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Post date: February 22 1999

State Appeals Court Affirms Fraud Ruling Against Phony Literary Agents

Attorney General Spitzer today praised a ruling by the Fourth Department of the State Appellate Division which found four Buffalo area residents and one California man were operating a fictitious literary agent and publishing house business that defrauded over 3,600 consumers nationwide.

A ruling was issued from the State appeals court yesterday affirming the conviction of William S. Appel and Denise A. Sterrs of Williamsville, Eduardo E. Gahona of Cheektowaga, Kelley Culmer of Kenmore and Charles C. Neighbors of Upland, California. These participants operated a scheme to defraud aspiring writers into spending thousands of dollars for editing costs only to have their manuscripts rejected by phony publishing companies and literary agents.

"I am encouraged that the decision to uphold significant penalties against the participants of this scam will provide a deterrent for others considering similar acts," Spitzer said. "Moreover, these victims placed their hopes and dreams in fraudulent literary agents and publishing companies only to be deceived into paying for an over-priced editing service, lied to about the qualifications of the editors, misled about the potential for acceptance by a publishing company, and ultimately rejected by fictitious literary agents or publishing houses. It is equally important that we fight to get substantial refunds for these consumers."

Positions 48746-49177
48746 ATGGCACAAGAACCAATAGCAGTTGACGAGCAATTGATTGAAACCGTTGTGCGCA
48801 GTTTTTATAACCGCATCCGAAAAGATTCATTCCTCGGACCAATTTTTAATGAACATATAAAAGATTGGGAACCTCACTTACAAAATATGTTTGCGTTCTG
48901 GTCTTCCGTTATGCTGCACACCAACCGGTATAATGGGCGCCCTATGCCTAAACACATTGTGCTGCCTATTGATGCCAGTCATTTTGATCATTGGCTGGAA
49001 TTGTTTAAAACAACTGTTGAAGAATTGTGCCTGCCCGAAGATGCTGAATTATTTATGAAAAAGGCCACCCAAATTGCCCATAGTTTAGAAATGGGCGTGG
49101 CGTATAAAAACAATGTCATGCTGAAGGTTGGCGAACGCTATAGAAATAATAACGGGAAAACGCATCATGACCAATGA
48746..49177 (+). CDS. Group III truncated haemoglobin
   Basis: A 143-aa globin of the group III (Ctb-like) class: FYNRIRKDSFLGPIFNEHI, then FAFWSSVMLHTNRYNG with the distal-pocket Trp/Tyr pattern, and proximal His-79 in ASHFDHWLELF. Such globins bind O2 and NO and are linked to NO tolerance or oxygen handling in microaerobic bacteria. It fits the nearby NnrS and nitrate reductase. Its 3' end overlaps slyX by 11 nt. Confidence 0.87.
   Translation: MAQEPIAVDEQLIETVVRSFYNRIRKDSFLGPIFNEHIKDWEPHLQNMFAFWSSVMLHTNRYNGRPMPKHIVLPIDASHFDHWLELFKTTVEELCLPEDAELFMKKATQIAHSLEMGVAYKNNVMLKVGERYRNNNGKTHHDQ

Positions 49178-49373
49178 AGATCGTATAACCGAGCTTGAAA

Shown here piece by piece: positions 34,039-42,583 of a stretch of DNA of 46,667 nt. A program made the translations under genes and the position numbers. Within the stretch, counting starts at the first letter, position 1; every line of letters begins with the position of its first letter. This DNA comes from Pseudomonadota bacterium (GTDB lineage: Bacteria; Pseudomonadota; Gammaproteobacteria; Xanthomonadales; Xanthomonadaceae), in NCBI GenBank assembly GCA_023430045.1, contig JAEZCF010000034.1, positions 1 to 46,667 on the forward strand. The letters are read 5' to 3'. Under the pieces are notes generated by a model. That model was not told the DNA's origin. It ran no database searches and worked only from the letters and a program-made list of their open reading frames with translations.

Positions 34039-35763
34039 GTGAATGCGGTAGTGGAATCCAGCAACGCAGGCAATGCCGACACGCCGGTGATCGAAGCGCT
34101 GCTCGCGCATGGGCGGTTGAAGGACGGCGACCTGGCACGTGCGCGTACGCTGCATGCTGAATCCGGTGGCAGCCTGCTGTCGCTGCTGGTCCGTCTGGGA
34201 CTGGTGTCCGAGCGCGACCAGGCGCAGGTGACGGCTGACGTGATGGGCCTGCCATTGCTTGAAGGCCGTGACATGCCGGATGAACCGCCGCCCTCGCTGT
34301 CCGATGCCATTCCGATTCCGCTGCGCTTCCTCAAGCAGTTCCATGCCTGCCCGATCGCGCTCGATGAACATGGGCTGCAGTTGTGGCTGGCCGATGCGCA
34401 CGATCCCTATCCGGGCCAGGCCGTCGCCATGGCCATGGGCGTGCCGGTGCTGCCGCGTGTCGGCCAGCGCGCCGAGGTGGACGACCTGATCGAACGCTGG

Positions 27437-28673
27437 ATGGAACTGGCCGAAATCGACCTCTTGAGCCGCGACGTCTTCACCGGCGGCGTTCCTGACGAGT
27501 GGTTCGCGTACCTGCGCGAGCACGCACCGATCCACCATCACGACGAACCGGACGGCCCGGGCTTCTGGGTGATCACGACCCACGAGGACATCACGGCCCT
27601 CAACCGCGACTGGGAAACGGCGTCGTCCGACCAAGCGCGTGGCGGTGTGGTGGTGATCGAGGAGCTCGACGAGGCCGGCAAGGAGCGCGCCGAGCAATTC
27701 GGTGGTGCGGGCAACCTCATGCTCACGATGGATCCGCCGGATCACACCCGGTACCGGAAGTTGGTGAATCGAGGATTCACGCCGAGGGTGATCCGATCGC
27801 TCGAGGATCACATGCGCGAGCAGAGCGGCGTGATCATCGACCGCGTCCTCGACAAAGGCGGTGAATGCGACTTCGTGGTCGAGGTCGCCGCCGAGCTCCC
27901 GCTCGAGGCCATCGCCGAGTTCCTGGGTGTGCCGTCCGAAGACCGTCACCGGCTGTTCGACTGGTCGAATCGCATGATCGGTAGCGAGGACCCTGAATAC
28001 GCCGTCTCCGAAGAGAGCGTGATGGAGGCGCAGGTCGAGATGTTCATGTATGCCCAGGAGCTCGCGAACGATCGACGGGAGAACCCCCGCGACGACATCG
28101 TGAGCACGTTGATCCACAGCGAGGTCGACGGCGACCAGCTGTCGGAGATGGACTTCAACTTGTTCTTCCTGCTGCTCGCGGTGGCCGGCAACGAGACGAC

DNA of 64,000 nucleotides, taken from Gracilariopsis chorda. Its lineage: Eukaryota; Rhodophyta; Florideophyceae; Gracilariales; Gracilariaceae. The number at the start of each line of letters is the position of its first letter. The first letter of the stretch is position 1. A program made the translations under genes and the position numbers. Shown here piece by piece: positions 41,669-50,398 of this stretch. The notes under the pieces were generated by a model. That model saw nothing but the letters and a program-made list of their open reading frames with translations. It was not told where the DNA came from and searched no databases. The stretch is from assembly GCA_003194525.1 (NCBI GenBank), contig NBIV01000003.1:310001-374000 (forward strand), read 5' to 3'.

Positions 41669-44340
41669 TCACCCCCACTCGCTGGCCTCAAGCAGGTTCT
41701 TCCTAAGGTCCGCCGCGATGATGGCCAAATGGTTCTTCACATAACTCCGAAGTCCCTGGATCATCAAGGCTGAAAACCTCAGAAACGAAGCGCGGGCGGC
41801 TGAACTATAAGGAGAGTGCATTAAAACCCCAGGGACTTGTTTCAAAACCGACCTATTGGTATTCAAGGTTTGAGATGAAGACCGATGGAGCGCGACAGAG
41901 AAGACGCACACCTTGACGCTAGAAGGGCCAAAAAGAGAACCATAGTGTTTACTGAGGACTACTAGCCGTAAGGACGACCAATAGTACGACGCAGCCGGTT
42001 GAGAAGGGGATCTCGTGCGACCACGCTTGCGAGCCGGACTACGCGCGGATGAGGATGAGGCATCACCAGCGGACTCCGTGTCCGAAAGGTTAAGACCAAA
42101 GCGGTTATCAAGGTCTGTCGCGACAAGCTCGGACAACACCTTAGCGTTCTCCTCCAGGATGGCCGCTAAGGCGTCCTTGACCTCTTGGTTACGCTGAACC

This phony literary service generated approximately $4.75 million in revenues. Consumers were duped into believing that their manuscripts showed "great promise and excellent commercial possibilities" but required professional editing. The participants then made referrals to Edit Ink, a Cheektowaga firm which charged hopeful writers up to $2,000 per manuscript. What was not disclosed to the consumers, however, was the fact that these fake literary agents were receiving a 15% kickback from Edit Ink for every referral. After resubmitting their edited writings to the literary agent or publishing house, the victims were informed that their manuscript had been rejected.

In addition, the Appellate Division panel upheld $2 million in civil penalties for their fraudulent acts, false advertising and deceptive business practices. Although the lower court judge had included full refunds in his decision, the appellate court sent back the issue of restitution in order that hearings be held to determine the appropriate compensation for victims.

Assistant Attorney General Dennis Rosen, head of the Buffalo Regional Consumer Frauds Bureau, handled this matter.

This is the second major win for the Attorney General against fraudulent literary agencies in a week. Late last week, a New York City judge ruled against an Internet publishing company, the Woodside Literary Agency of Queens, for misleading it client writers and misrepresenting its literary services.